The previous chapter provided an introduction to using SQL to create and manage databases. That chapter also hinted at techniques for using SQL scripts to make database maintenance easier.
This chapter goes a little further. It discusses some of the details that you need to take into account when you use scripts to manage a database.
In this chapter you learn how to:
Know when scripts can be useful.
Build tables in a valid order.
Insert data into tables in a valid order.
Drop tables in a valid order.
SQL statements let you create, populate, modify, and delete the tables in a database. In many database products, SQL statements even let you create and destroy the database itself. For example, MySQL's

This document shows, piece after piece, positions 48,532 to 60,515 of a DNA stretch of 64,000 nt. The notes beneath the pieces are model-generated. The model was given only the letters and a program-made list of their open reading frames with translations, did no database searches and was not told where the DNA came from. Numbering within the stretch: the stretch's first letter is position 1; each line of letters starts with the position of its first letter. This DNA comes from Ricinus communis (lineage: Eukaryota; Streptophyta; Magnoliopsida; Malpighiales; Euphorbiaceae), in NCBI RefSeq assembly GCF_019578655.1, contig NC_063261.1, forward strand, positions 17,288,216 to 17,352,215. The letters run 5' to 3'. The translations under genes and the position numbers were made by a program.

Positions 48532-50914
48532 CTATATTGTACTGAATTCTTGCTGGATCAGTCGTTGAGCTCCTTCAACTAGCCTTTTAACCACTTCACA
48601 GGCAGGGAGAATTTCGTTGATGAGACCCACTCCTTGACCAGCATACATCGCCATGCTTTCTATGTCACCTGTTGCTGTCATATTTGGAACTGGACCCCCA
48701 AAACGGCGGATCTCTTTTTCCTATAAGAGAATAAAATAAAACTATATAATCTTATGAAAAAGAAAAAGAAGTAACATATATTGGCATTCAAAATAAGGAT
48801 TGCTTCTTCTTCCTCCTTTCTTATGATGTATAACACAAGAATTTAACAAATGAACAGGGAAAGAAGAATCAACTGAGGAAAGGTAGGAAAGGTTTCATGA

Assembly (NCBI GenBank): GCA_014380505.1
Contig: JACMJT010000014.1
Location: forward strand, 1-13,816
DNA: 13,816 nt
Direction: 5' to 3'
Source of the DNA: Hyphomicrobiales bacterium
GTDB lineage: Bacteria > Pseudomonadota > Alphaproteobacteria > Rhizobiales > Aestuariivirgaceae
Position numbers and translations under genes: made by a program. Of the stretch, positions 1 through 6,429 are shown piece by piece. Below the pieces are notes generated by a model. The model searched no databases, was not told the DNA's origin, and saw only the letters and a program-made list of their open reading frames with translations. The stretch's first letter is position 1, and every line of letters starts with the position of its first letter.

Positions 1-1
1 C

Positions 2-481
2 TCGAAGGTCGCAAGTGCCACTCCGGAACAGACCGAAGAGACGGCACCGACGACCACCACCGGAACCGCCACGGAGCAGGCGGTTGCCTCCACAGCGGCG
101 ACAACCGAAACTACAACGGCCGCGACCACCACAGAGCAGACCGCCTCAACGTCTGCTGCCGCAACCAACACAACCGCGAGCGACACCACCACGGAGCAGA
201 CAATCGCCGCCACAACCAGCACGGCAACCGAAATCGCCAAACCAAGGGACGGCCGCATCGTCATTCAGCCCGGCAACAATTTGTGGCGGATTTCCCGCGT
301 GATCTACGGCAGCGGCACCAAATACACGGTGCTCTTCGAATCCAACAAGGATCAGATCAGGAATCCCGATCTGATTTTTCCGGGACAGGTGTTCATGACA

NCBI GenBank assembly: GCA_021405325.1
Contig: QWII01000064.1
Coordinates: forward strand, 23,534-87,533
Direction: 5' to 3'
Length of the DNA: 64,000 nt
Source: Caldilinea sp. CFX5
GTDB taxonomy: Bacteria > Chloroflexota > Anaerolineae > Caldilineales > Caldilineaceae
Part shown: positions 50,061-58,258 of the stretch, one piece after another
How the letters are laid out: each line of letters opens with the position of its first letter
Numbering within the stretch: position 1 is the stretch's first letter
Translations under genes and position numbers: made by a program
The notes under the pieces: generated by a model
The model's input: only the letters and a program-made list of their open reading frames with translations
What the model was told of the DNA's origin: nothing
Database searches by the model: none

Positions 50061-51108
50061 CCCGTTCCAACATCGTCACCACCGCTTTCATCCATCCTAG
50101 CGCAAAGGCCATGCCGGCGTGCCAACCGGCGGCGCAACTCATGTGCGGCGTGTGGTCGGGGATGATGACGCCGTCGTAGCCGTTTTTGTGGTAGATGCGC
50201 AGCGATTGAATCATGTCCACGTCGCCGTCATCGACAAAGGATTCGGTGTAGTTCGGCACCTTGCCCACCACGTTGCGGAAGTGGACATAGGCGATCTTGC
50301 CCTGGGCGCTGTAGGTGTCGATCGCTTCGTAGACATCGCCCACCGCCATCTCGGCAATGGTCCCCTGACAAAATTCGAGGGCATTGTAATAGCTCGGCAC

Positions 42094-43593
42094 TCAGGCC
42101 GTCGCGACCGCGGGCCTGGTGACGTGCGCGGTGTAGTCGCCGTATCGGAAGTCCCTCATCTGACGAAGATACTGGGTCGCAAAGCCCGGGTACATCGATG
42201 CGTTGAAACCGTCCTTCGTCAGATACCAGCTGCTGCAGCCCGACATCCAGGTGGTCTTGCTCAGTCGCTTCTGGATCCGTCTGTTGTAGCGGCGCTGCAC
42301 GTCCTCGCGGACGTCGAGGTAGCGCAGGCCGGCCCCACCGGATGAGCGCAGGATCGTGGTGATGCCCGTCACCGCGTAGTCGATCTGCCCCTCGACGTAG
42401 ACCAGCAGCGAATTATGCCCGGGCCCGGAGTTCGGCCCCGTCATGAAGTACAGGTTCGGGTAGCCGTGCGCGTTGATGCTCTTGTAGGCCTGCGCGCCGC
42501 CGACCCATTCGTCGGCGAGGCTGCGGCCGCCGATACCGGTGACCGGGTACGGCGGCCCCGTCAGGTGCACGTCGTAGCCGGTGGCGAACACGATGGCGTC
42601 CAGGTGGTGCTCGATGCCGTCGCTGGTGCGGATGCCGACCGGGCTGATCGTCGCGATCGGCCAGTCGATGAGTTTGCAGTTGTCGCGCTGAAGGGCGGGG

CREATE DATABASE and
DROP DATABASE statements create and destroy databases.
If you put these SQL commands in a script, you can rerun that script whenever it's necessary. You can easily rebuild the database if it gets corrupted, make copies of the database on other computers, fill the tables with data to use when running tests, and reinitialize the data after the tests are finished.
Being able to reinitialize the data to a known state can also be very helpful in tracking down bugs. It's extremely hard to find a bug if it just pops up occasionally and then disappears again. If you can reinitialize the database and then make a bug happen by following a series of predictable steps, it's much easier to find and fix the problem. ...